"To understand how inappropriate Boyle's show was, imagine an equally political partisan and uncritical show put on by a director with non-pc nationalist sympathies crossed with a religious belief in free enterprise. (This would be a stupendously improbable event in modern Britain but do your best to get your imagination to stretch to the Herculean lengths required). Such a director might have started by extolling the British Empire as a great civilising force, portrayed pre-industrial Britain as a place of poverty and brutality which was transformed into a much wealthier and more ordered society by industrial capitalism, created a narrative which depicted state interference with the economy as disastrous with the nationalised industries of Attlee including the NHS being shown as inefficient and wracked with political activists, showed the dockers' march of 1968 in support of Enoch Powell after his Rivers of Blood speech resulted in his sacking by Tory leader Ted Heath and the Notting Hill riots as legitimate political protests against mass immigration before ending with a scene encapsulating the erosion of freedom in Britain by the combination of political correctness and the vast opportunities for surveillance offered by modern digital technology. This last could have had Tim Berners-Leigh with his head in his hands as a court sentenced someone to prison for putting out a non-pc message on Twitter. All that would have been as inappropriate as Boyle's offering but no more so"
[source].


"The obvious liberal left agenda showed so what is new? It was to be expected. They still believe they have the moral high ground. To me it showed that this is now two Englands. London and the shires. As the poet said we must seek the place where London ends and England can begin. It is London's Olympics and I wish the city well of it. I really do"
[comment at source].


"[I]t would be a huge mistake to write off this production as a piece of harmless fun. It may have been fun, but it was not intended to be harmless. Danny Boyle is engaged in a cultural battle of ideas that matters a great deal to him. The absence of almost any criticism on the Right suggests to me that the Left may have already won"
[source].


"This is serious. If we have become so brainwashed we can no longer see overt propaganda for what it is, then Britain is finished. The divisive ideologies of multiculturalism and mass immigration have already caused great damage to our community, whilst socialism has already economically bankrupted us. ... we must ... become politically aware of the leftist policies designed to fracture our country, no matter how disingenuously they are presented to us"
[source].


"Interesting factoid - the guy who wrote the script for the Open[ing] Ceremony, Frank Cottrell, cut his teeth writing for Living Marxism. No bias there, obviously"
[source].


"Danny Boyle worked with one scriptwriter and four selected assistant directors to stage the opening and closing ceremony. [These included]: Frank Cottrell Boyce ... [who] started his career writing for the far-left magazine Living Marxism [aka] The Journal of the British Revolutionary Communist Party. Stephen Daldry [who] was a member of the Socialist Workers party ... in the 1960s, ... The SWP describes itself as Anti-Capitalist and Revolutionary. Catherine Ugwu ... Her work is quoted on reading lists centred on Marxism and Black Liberation Theology"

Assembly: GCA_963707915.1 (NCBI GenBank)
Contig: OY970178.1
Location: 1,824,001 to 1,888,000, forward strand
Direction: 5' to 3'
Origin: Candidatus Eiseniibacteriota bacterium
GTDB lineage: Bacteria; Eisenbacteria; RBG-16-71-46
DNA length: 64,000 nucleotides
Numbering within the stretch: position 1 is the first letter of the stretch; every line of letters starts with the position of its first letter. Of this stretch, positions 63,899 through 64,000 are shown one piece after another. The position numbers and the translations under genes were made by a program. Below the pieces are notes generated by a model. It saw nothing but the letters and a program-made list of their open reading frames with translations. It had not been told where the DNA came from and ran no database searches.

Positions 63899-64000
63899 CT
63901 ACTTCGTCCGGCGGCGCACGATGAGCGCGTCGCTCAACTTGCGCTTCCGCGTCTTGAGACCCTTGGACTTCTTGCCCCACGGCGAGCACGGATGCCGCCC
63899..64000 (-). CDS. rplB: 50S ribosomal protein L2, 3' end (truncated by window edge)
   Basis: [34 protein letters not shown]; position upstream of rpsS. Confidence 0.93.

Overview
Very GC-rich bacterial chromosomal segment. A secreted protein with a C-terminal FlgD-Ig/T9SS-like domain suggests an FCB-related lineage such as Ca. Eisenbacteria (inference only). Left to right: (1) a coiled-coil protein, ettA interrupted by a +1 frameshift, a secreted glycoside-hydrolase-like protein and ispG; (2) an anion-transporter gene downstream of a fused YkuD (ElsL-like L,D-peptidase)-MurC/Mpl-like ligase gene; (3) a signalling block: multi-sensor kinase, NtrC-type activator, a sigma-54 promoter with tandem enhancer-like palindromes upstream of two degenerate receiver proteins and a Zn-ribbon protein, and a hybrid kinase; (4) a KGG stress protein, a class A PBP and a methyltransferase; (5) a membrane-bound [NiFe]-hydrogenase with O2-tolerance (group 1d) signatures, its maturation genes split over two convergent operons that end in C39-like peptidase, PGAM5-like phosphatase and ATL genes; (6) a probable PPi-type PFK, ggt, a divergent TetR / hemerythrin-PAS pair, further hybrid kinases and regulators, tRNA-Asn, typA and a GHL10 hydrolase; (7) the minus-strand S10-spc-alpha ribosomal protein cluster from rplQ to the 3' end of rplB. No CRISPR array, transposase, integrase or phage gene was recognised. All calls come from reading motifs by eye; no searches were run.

[source].

 

The Last Word


"Mrs U and I watched the opening festivities with some old friends from France. After the display of highly selective British history, M. Dupont turned to me and remarked, 'C'est formidable mais ou sont les Anglais?' - sums it up really"
[comment at source].

 

And So To Close...


"... [I] laughed quite a lot at the [Closing] Ceremony (or Cacophony), ... It was, unintentionally, quite funny. ... it [was] even more of a Moronic inferno than the opening ceremony, and ... was explicitly anti-religious. It gave a central place to the anti-religious song 'Imagine', getting children to sing it (doesn't that rather fly in the face of the Dawkinsite rage against children being brought up *with* religious belief? Wouldn't the same difficulty apply to bringing them up with an active unbelief?) And it gave an even more central place to the singing of 'Always look on the Bright Side of life', which was an important part of the puerile anti-Christian film 'Life of Brian'. (Even more childishly, some people continue to deny that it was anti-Christian. Don't bother.) In case anyone didn't get the message, this was accompanied by a chorus of Roman soldiers (fresh from Golgotha?) and by a squadron of women dressed as nuns, speeding about the stage on roller blades. Well, I never, what a wheeze (I don't think, actually, that many orders of nuns in this once-Protestant country were to be found wearing the elaborate winged coifs sported by these fake sisters, but what the heck, making a joke out of nuns has always been a key part of anti-religious agitprop, from the French Revolution onwards). ... By the way, although I don't like the old Beatles numbers that were played at the closing ceremony (though I do quite like 'Waterloo Sunset', alas sung without much strength to it), the old songs have a certain power to them, and a memorability. It does seem to me that pop music since the 1960s has become utterly uninteresting by comparison. I think it's because it's now conventional, and has no power to shock, and also because it has already said all that it could possibly say. Listening to George Michael (which I'd never knowingly done before) was a form of torture. How can anyone enjoy this? It also seemed to me as I watched it that the closing ceremony failed on its own terms. I thought the praise for it this morning was a bit faint. But the Olympic frenzy still has a little life in it. Most of the media have lost all detachment, and are still reporting it as if it were a sacred ceremony rather than an event. ... Take this closing sentence from a BBC news report, on the Today programme: 'The warm memories [of] the games have a while yet to glow'. This sort of thing was rightly mocked, 30 years or so ago, in sycophantic reports of royal visits. But, as always, the revolutionaries themselves are just as bad as those they've overthrown, once they're firmly in power. The slobbering over Mr. Blair's 'great' conference speeches by supposedly independent journalists was worse than any Royal toadying. And so is this"